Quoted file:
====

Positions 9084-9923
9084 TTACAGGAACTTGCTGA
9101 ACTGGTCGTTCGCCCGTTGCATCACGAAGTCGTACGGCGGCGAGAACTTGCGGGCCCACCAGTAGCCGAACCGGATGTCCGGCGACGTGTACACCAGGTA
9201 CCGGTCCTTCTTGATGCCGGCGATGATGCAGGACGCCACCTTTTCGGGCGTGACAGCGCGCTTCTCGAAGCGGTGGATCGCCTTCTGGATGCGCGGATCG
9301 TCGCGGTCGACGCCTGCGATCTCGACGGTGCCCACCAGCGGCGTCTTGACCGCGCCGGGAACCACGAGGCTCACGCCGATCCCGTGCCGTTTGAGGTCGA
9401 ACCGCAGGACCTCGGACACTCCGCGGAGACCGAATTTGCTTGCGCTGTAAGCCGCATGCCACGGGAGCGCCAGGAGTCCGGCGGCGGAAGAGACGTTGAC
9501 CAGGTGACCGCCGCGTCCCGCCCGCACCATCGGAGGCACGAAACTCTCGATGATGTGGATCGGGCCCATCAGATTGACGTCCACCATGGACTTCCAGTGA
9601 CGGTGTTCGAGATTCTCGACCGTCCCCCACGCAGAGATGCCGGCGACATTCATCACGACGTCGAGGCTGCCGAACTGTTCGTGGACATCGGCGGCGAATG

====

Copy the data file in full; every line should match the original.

Positions 9084-9923
9084 TTACAGGAACTTGCTGA
9101 ACTGGTCGTTCGCCCGTTGCATCACGAAGTCGTACGGCGGCGAGAACTTGCGGGCCCACCAGTAGCCGAACCGGATGTCCGGCGACGTGTACACCAGGTA
9201 CCGGTCCTTCTTGATGCCGGCGATGATGCAGGACGCCACCTTTTCGGGCGTGACAGCGCGCTTCTCGAAGCGGTGGATCGCCTTCTGGATGCGCGGATCG
9301 TCGCGGTCGACGCCTGCGATCTCGACGGTGCCCACCAGCGGCGTCTTGACCGCGCCGGGAACCACGAGGCTCACGCCGATCCCGTGCCGTTTGAGGTCGA
9401 ACCGCAGGACCTCGGACACTCCGCGGAGACCGAATTTGCTTGCGCTGTAAGCCGCATGCCACGGGAGCGCCAGGAGTCCGGCGGCGGAAGAGACGTTGAC
9501 CAGGTGACCGCCGCGTCCCGCCCGCACCATCGGAGGCACGAAACTCTCGATGATGTGGATCGGGCCCATCAGATTGACGTCCACCATGGACTTCCAGTGA
9601 CGGTGTTCGAGATTCTCGACCGTCCCCCACGCAGAGATGCCGGCGACATTCATCACGACGTCGAGGCTGCCGAACTGTTCGTGGACATCGGCGGCGAATG